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Old 03-18-2012, 07:32 PM   #41
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You reminded me of being in Paris and thinking that it was exactly the way I had imagined it - all the little cafes on sidestreets with tables and chairs outside and French men with their moustaches drinking coffee and smoking their own "rollies". Then I walked into the Starbucks, and it felt as if I was back in the US. For a minute or two I almost wondered why I'd bothered spending money on the airfare!
I was in a Starbucks in Paris too, and a McDonald's. It's true they are not exactly the full Paris cafe experience. Just making a point that you get a little of the cafe (coffeehouse) romance with your coffee, tea, or Frappuccino.
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Old 03-18-2012, 07:32 PM   #42
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I have cut expenses to the point where I have $1000 months. There's enough left over for crap occurring ($2000 for my stupid teeth).
I have found great enjoyment in giving away money (and stuff).

"Money's like manure: it's no good unless you spread it around and help things grow." --Hello Dolly (among other places)
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Old 03-18-2012, 08:02 PM   #43
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I'll have to try the French Roast. I bought their House Blend beans and thought they were good, but liked Dunkin Donuts coffee better even though it was pre-ground. I bought the DD coffee at the same time, to do a "taste test". My version of Pepsi vs Coke...

There are three things I don't like about Starbucks coffee bought and consumed in the store. First, the price. Second, their coffee tastes kind of burnt and insipid to me. Third, their price again! For some reason, I don't mind buying more expensive coffee for home consumption only. Can't explain that one, except that when I figure it out per cup it is less at home than at Starbucks.
+1...Dunkin Donuts coffee, $8 a little bag, but worth every penny! My favorite coffee by far.
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Old 03-18-2012, 09:41 PM   #44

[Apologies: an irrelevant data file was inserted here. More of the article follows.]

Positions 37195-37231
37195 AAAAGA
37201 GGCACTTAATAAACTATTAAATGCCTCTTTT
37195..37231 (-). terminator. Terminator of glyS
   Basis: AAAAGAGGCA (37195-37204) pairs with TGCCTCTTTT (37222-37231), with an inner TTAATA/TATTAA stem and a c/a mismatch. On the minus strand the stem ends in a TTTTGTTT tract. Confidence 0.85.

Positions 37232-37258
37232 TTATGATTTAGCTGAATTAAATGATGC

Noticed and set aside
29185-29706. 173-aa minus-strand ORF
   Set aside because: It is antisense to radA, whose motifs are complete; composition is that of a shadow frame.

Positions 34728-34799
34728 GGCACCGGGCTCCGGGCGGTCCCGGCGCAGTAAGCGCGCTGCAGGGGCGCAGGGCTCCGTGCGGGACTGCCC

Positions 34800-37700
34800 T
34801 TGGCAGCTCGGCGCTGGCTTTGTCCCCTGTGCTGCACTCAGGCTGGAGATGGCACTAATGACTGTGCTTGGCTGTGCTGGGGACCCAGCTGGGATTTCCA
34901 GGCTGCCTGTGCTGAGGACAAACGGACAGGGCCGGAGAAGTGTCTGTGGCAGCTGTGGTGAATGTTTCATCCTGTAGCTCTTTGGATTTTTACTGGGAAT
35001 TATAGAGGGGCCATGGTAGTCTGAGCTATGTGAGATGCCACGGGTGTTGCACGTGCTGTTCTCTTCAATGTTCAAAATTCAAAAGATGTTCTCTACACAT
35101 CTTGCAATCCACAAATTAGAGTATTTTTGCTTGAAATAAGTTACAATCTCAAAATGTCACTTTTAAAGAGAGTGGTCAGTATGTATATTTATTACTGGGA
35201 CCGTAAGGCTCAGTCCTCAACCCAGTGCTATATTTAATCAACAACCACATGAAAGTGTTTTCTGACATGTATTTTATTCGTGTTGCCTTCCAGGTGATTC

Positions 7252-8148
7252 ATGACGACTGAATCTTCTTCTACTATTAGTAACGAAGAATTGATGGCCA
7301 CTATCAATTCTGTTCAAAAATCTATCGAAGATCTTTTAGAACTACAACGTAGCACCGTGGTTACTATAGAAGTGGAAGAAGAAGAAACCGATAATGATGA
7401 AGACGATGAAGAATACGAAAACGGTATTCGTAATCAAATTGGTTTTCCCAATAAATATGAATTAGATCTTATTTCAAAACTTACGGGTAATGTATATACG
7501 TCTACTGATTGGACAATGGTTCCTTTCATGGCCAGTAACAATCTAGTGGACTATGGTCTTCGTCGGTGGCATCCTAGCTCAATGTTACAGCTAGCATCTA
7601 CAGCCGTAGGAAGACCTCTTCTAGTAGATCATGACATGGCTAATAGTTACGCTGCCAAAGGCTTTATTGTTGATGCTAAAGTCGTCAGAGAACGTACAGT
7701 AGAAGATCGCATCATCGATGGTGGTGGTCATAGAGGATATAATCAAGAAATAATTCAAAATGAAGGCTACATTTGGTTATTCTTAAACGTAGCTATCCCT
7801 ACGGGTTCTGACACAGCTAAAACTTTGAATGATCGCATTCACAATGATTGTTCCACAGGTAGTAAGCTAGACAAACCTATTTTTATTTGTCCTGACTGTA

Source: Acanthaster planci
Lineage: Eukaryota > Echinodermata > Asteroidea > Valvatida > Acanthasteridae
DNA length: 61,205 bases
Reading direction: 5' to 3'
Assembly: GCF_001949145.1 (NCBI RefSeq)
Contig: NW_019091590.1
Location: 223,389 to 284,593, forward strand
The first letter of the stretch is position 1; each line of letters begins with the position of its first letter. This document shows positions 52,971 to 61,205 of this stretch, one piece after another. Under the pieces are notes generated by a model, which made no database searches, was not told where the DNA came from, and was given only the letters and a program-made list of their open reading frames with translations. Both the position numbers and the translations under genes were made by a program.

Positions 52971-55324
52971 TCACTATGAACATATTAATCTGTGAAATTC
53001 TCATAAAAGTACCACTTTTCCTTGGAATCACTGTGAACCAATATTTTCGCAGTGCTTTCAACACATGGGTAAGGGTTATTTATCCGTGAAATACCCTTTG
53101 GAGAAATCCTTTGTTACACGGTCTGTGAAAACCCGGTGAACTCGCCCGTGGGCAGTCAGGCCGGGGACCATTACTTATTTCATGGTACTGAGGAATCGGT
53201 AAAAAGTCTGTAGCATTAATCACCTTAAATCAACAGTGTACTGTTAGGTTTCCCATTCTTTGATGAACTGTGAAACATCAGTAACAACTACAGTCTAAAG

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You have a dryer?

Yeah, but it's taking up a lot of space on the front porch right now, so I may have to get rid of it to make room for another hound dog.
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Old 03-18-2012, 11:21 PM   #45
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+1...Dunkin Donuts coffee, $8 a little bag, but worth every penny! My favorite coffee by far.
We love Trader Joe's Dark Roast. $4.99 for 13 oz. We don't buy anything else anymore. We just grind in the store. Two canisters last us all month making 32+ oz each day. Great value and tasty.

We have become more frugal I suppose. We bring in less money and we spend less money. I don't think we're a good example. I have high school kids and a big ass house with a mortgage to match and my wife still works part time from home. We are looking forward to the day, two or three years from now, when we can sell this boat anchor and downsize. Were already getting rid of a lot payments, though we didn't have that many anyway. Eventually, we want to full time RV and simplify. Less stuff, less spending, less anxiety and hassle. Plus we can live on less for a while and see the country.
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Old 03-19-2012, 12:10 AM   #46
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I continue to cut expenses, however, I am not at the point where I want to be yet. I have not reached the point that I am considering downsizing my home yet. It is paid off and I still see it as a investment.

I do try to eat home more often as I have more time to cook and I am not tired at the end of the day from w**k.

I am cutting the little expenses that add up.
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Old 03-19-2012, 12:10 AM   #47
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Dumped all subscriptions!
Cell phone (went to pay as you go), Phone (went to Vonage), newspapers ($50 a mo).